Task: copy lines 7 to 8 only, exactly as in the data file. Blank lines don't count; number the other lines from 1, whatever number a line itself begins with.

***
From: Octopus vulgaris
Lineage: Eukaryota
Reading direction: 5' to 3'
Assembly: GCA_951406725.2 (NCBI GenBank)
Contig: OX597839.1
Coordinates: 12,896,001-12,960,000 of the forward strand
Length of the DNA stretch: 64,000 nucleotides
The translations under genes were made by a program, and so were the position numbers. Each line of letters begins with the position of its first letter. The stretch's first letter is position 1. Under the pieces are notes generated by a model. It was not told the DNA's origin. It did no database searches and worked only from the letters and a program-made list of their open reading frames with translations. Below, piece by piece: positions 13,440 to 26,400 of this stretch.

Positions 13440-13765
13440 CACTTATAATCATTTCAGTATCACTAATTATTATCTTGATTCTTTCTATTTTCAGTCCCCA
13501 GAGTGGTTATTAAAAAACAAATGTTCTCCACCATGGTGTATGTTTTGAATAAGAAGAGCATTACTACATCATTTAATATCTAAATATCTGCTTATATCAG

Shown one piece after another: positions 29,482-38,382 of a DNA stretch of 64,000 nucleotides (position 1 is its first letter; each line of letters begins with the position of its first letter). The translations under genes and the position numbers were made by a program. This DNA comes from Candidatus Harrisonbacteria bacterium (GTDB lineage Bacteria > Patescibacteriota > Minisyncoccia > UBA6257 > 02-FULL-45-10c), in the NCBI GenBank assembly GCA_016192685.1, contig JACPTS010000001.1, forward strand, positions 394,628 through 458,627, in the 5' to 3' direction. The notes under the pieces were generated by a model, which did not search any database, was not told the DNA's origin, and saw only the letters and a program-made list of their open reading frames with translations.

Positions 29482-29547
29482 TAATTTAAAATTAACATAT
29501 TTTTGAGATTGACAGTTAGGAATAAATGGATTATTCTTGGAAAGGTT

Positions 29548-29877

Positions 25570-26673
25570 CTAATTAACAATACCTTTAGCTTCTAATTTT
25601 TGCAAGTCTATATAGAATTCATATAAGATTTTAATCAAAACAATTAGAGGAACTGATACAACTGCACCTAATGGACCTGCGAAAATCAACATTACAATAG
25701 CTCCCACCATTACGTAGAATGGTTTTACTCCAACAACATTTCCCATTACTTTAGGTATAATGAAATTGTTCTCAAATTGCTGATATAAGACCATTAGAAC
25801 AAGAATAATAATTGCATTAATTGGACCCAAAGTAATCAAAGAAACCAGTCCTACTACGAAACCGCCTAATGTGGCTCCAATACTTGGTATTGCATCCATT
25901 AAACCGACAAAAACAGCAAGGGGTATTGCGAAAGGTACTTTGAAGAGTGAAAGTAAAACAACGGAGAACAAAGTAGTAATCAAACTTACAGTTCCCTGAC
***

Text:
Length of the DNA stretch: 64,000 nucleotides
The translations under genes were made by a program, and so were the position numbers. Each line of letters begins with the position of its first letter. The stretch's first letter is position 1. Under the pieces are notes generated by a model. It was not told the DNA's origin. It did no database searches and worked only from the letters and a program-made list of their open reading frames with translations. Below, piece by piece: positions 13,440 to 26,400 of this stretch.